It becomes very handy to open project in your IDE without wasting time in navigation from UI. To accomplish the same here is simple way. Run below commands and you are done 😉
curl -L "https://gist.githubusercontent.com/chrisdarroch/7018927/raw/9a6d663fd7a52aa76a943fe8a9bc6091ad06b18d/idea" -o /usr/local/bin/idea chmod +x /usr/local/bin/idea
usage: open terminal and navigate to your project
Tested on Mac OS X
Note: If you get a “Permission denied” error, your /usr/local/bin directory probably isn’t writable and you’ll need to install script as the superuser. Run sudo -i, then the two commands above, then exit.
Here are keyboard short cuts to make you more efficient programmer.
No need to refresh page, the html changes will reflect at the run time.
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A variety of code playgrounds have appeared during the past couple of years. The majority offer a quick and dirty way to experiment with client-side code and share with others. Typical features include:
- a preview window — many update on the fly without a refresh
- HTML pre-processors such as HAML
- LESS, SASS and Stylus CSS pre-processing
- developer consoles and code validation tools
- sharing via a short URL
- embedding demonstrations in other pages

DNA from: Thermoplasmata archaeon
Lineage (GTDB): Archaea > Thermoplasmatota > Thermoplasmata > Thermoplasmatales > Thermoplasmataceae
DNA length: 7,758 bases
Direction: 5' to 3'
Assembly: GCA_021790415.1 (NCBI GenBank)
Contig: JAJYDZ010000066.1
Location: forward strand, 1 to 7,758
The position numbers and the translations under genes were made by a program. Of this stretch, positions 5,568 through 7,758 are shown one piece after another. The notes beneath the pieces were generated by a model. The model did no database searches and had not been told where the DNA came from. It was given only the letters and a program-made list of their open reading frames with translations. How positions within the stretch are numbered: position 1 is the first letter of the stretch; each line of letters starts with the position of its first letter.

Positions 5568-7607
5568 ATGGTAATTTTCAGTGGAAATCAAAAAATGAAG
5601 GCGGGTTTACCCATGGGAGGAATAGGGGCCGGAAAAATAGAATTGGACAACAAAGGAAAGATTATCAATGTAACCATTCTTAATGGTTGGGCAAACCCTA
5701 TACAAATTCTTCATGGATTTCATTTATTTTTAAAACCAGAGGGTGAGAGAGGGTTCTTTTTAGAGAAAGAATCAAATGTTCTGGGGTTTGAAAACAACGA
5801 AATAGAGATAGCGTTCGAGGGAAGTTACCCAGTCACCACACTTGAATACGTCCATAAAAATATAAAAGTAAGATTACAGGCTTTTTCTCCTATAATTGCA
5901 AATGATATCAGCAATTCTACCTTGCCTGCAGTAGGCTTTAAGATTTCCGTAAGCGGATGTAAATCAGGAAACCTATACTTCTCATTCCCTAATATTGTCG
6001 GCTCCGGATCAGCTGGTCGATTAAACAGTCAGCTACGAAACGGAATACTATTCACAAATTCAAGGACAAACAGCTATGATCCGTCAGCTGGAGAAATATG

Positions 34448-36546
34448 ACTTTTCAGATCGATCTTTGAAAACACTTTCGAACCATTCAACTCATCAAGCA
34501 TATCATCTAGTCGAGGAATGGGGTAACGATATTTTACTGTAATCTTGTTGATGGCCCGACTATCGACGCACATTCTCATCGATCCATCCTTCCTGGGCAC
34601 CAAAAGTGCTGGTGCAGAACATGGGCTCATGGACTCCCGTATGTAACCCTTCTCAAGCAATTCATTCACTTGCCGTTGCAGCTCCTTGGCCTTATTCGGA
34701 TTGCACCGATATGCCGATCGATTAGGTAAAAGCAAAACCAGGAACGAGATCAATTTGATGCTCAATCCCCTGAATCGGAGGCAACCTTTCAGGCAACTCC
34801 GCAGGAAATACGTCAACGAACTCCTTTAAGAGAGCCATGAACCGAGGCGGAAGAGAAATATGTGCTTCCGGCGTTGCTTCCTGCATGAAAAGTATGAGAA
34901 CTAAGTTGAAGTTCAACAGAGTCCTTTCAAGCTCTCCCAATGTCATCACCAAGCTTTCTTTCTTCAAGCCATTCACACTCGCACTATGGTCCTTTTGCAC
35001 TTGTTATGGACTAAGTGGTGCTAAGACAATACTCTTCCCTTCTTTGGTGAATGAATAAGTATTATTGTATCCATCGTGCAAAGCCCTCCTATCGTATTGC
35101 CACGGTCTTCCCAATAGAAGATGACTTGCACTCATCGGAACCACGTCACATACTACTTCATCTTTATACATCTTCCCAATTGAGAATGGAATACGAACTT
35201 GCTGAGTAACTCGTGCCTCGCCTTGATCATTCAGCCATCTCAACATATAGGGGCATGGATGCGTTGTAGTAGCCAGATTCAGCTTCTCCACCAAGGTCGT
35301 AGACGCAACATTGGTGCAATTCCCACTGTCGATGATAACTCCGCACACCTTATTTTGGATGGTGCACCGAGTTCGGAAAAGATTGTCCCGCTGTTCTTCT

- code forking
- zero cost (or payment for premium services only)
- showing off your coding skills to the world!
The best feature: they allow you to test and keep experimental snippets code without the rigmarole of creating files, firing up your IDE or setting up a local server.
My favorite is Plunkr.
Plunker is an online community for creating, collaborating on and sharing your web development ideas. It has a very good support for AngualarJs.
It is just like an IDE on web. You can make changes in file see the preview online, error notification etc. Best thing is you can share the final POC with others to experiment you can create multiple files in the same project. This means you can test more abstractly, and easily swap functionality in and out. Your HTML head is in your code window making it easy to see what’s getting loaded. Being able to create your own files also means being able to create external datasources, which is fantastic for playing with dataloading functionality.
However there are other and they are nice as well. Have a look at them and pick what suits your taste
The prize for the best-looking feature-packed playground goes to CodePen. The service highlights popular demonstrations (“Pens”) and offers advanced functionality such as sharing and embedding. The PRO service provides cross-browser testing, pair-programming and teaching options for just $9 per month.
Tinkerbin is an alpha release and one of the simpler options here. It may not offer features above and beyond the alternatives but it’s attractive and functional.
Right-click on the interface, and choose “Open type hierarchy”. Then click on “Show the subtype hierarchy”.
- In the interface, move the cursor to the method name. Press F4. => Type Hierarchy view appears
- In the lower part of the view, the method should already be selected. In its toolbar, click “Lock view and show members in hierarchy” (should be the leftmost toolbar icon).
- In the upper part of the view, you can browse through all implementations of the method.
The procedure isn’t very quick, but it gives you a good overview.